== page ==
Greetings from the College of Charleston, South Carolina, where I have been working as an Assistant and now Associate Professor of German since I graduated with a PhD in Germanics at the University of Washington in 2007. It was very difficult to leave the fabulous city of Seattle, but over the years Charleston has grown a great deal on me and I am proud to say I can now appreciate the difference between 80, 90, and 100 degrees Fahrenheit--for the first 5-6 years it felt all exactly the same to me.
Despite the climate, the position at the College has been a joy from the beginning and I am lucky to not only have wonderful colleagues, but also the luxury of working within a German major curriculum that allows for a great deal of creative freedom in course design. Every two years I offer a performance-oriented literature and culture class organized around a different theme that culminates in a final performance in German written and devised by the students. This course has appeared in 7 different iterations, most recently in a 2016 course on Expressionism and Dadaism (see here for an CofC today article on that course) and a 2018 course on 1968 in Germany that culminated in a performance entitled “Deutschland 1968: Die Revolution kommt und sie ist weiblich!”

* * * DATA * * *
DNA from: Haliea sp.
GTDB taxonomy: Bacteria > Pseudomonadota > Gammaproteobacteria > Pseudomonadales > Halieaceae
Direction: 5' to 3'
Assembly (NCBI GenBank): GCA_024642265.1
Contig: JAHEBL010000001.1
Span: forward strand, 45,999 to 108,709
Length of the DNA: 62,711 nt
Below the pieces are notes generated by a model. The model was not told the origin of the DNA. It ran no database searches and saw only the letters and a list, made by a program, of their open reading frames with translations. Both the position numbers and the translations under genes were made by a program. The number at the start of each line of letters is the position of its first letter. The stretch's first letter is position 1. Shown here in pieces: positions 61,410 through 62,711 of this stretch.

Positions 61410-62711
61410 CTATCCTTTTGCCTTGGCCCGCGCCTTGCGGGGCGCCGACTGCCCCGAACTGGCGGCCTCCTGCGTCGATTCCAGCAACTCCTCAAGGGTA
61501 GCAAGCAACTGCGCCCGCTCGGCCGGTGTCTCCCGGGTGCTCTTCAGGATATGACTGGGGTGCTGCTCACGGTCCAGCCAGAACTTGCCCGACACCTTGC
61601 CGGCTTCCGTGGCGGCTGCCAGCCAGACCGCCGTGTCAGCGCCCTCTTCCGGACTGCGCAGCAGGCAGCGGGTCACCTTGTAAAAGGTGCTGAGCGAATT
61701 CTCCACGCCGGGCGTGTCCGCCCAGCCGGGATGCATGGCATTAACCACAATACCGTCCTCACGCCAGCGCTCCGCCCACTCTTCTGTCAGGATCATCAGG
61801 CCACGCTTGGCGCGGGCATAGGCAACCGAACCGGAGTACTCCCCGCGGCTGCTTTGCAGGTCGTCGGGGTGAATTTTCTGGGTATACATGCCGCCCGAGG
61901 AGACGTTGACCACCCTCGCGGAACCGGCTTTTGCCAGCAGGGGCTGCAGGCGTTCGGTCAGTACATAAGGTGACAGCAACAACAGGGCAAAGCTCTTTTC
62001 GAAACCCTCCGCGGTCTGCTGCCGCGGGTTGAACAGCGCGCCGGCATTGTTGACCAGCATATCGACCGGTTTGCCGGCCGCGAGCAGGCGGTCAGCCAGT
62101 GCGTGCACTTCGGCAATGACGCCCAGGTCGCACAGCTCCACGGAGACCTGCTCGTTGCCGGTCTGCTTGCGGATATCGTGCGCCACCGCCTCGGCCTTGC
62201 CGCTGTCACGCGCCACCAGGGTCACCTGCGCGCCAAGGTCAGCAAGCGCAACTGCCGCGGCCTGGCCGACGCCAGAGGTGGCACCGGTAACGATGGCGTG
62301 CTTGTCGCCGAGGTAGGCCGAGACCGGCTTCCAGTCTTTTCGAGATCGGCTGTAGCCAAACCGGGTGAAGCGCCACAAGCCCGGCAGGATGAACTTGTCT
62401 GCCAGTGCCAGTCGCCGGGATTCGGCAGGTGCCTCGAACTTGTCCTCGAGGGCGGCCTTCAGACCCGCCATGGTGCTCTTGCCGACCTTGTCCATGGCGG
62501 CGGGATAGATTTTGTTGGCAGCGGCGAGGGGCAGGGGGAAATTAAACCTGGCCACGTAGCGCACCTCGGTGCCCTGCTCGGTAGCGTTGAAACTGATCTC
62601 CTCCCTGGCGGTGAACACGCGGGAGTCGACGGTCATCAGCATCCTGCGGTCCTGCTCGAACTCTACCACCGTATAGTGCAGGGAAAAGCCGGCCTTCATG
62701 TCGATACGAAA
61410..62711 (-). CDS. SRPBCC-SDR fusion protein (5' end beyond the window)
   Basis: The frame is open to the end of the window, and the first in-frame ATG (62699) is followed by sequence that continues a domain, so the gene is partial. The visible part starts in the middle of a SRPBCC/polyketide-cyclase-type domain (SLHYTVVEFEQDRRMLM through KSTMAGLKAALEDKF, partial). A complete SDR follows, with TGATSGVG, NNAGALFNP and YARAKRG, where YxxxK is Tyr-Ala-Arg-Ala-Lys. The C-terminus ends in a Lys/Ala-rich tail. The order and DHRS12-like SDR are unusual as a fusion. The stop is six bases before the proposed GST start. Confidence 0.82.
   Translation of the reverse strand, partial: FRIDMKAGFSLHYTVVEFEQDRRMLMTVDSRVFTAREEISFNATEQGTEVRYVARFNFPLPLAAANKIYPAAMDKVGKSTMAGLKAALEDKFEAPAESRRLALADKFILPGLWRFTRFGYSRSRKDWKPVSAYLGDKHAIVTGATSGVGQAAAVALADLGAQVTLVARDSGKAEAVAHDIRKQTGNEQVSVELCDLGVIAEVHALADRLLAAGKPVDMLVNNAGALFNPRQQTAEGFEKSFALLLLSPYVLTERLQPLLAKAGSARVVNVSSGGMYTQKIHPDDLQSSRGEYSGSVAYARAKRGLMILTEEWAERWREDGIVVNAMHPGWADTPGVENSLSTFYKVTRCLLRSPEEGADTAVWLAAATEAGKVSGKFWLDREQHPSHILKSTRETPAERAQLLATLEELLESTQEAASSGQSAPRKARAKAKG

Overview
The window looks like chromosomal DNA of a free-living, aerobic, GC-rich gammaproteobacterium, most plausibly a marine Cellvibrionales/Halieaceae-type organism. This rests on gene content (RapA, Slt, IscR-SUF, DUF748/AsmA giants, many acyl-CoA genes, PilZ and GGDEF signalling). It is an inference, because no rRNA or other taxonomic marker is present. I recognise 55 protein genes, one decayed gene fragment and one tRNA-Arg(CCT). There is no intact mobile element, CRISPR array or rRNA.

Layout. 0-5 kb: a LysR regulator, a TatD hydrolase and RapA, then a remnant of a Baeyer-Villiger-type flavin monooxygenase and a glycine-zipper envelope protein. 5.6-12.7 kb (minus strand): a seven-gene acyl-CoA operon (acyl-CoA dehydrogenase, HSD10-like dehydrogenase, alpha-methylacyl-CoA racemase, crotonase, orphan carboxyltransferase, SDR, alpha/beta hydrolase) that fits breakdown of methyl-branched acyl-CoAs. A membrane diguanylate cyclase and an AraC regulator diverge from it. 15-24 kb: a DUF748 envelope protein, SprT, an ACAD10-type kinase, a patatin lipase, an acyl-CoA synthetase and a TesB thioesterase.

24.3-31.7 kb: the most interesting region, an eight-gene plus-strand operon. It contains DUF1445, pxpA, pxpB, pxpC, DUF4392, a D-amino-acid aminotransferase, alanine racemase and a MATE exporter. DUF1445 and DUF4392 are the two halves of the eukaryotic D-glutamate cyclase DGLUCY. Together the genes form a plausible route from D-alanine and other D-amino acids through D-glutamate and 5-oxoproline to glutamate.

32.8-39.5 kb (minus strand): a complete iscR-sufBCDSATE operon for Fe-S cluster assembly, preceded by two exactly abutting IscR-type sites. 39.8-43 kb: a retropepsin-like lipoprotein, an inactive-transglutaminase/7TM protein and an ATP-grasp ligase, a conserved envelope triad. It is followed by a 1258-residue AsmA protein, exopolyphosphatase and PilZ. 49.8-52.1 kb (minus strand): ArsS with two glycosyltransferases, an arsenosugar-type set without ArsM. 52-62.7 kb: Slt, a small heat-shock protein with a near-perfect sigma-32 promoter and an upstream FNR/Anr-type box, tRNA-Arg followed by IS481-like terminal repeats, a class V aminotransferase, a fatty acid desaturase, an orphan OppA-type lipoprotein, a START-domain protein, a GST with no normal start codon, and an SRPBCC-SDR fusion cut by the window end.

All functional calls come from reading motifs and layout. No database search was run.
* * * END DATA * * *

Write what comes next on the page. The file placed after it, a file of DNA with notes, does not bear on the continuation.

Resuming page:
Since the summer of 2015, I have spent all of my time and energy exploring a new theatrical role and full-time neoliberal performance part project as Chair of the Department of German and Russian Studies. As a chair with affable, collaborative colleagues in a small, relatively low-maintenance department, I have been able to focus a great deal of my time on making the case to students, parents, and decision-makers to support the learning of German and Russian in K-16 education. I now organize an annual CofC German-American Business Summit for industry leaders and college students and hold an annual Lowcountry German Day for high school teachers of German, and I am currently finishing a two-year term as the President of the South Carolina AATG chapter and beginning a three year term as Southeastern Representative on the Executive Board of the AATG. The outreach and marketing efforts have already begun to bear fruit: since 2015, the number of German majors at CofC have quadrupled in size (from an all-time low of 15 to an all-time high of 65 this spring) and our Russian Studies minors have seen considerable growth as well.